Scaramucci surrogate accuses Priebus of adultery, attacks reporters on Twitter

The attacks by Arthur Schwartz ‏are part of a long-running pattern for the former Scaramucci spokesperson.

Incoming White House Communications Director Anthony Scaramucci, center. (Evan Vucci/AP)
Incoming White House Communications Director Anthony Scaramucci, center. (Evan Vucci/AP)

In a series of tweets Sunday morning, Arthur Schwartz, a former spokesperson and self-described friend of incoming White House Communications Director Anthony Scaramucci, lit into former White House Chief of Staff Reince Priebus, accusing him of having a mistress.

Three hours later, Schwartz deleted the tweets and apologized to Priebus, calling the earlier accusations “stupid.”

“Hey @Reince45. Oops; @Reince — you’re unemployed now. Keep pushing this crap & I’ll start dropping oppo on you. Mistress much?” he tweeted at 7:30 a.m. Sunday.

“Oppo” is short for “opposition research,” a term of art for damaging information on a political opponent. The deer emoji is an apparent reference to “Prancer,” Priebus’s reported nickname among his White House critics after a photo circulated of him in a Christmas sweater that had a reindeer on it.


Schwartz followed that tweet with another where he threatened to release damaging information on Priebus to the press: “Hey @Reince. Remember when people told you that it was me that was trashing you in the press? They were right. Happy to start again.”

Once reporters began to pick up the tweets, Schwartz quickly turned on them for describing him as Scaramucci’s “publicist” or “representative,” claiming instead that he was only a friend of Scaramucci.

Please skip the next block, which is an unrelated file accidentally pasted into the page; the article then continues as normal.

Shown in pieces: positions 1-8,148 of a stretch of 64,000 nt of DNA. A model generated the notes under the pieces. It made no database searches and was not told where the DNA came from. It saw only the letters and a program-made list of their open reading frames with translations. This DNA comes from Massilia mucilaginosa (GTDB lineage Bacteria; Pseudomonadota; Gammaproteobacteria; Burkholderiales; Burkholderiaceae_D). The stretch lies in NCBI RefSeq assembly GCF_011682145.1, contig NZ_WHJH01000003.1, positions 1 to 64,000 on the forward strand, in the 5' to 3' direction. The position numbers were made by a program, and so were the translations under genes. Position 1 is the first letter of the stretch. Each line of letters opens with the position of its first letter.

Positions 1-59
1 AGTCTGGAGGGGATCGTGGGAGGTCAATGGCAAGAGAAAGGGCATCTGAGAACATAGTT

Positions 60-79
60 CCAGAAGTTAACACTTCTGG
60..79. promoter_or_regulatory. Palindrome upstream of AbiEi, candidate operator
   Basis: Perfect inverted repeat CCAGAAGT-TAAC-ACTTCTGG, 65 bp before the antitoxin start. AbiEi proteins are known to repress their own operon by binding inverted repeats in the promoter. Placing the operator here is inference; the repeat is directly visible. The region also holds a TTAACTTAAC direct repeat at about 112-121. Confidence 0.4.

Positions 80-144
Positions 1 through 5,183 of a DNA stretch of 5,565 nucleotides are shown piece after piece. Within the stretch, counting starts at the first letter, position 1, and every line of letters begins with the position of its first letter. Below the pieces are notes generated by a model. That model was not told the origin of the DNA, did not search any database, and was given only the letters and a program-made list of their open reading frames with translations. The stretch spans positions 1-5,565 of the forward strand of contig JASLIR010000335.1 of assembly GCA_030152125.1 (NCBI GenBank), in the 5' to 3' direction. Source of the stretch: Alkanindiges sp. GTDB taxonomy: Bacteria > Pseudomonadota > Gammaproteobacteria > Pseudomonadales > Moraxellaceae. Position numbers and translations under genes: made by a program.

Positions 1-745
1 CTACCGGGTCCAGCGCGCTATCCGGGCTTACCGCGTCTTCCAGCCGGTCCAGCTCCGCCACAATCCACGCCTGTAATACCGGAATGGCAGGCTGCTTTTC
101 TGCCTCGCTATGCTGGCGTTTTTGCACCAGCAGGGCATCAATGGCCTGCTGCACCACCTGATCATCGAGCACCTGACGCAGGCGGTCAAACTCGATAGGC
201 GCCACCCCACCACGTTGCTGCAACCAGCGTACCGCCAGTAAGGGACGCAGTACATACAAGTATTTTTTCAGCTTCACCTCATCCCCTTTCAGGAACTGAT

“Never was his publicist. Always been his friend. That’s it,” Schwartz tweeted in reply to a question from CNN reporter Jake Tapper.

As several reporters pointed out, a Fox Business News article from June 7 on a possibly White House role for Scaramucci names him as Scaramucci’s “spokesman.”


Schwartz, formerly of the public relations firm MWW, did not seem to object to the title then. On June 23, he tweeted a screen shot of Fox article to prove his inside knowledge of Scaramucci during a fight with another Twitter user.

“No, I’m pretty sure that I’m way more informed than you on this particular subject. But I could be wrong,” Schwarz tweeted, above a screenshot of the article calling him Scaramucci’s “spokesman.”

Schwartz’s attacks on Priebus come two days after President Donald Trump announced on Twitter that he will replace Priebus as his chief of staff with Homeland Security Secretary John Kelly. There are conflicting reports on whether Priebus was fired or resigned.

In a profanity-laced interview with The New Yorker published Thursday, Scaramucci dug into his then-coworker. The interview seemed to foretell Priebus’s ouster, which came 24 hours later.


“Reince is a fucking paranoid schizophrenic, a paranoiac,” Scaramucci told The New Yorker. He went on to accuse Priebus of leaking damaging information about him to the press—echoing an obsessions with leaks and an animosity toward the press that permeates the Trump White House.

In a series of back-and-forths on Twitter, Schwartz singled out Tapper, ProPublica reporter Jessica Huseman, and New York Post reporter Dana Schuster as “fake news,” even threatening to publish proof that Tapper leaked news about CNN to other media outlets:

The attacks on Tapper, in particular, are part of a long-running pattern for Schwartz, who regularly takes to Twitter to criticize the CNN host and other “fake news clowns,” as he called them in one tweet.

By mid-morning, however, Schwartz had an apparent change of heart toward Priebus. Schwartz deleted two of his earlier tweets and publicly apologized.

“I deleted my tweets re @Reince & apologized to him,” Schwartz tweeted at 10:45. “Pretty sure he’s not accepting my apology. Can’t blame him. I’m ashamed of what I said.”

Priebus apparently accepted the apology, according to a second tweet by Schwartz, though it’s unclear how the two communicated. There was no mention of the controversy on Priebus’ public Twitter timeline as of press time.

The reversal came after Schwartz tweeted, in response to another Twitter user, that Scaramucci had asked him to “cut it out.”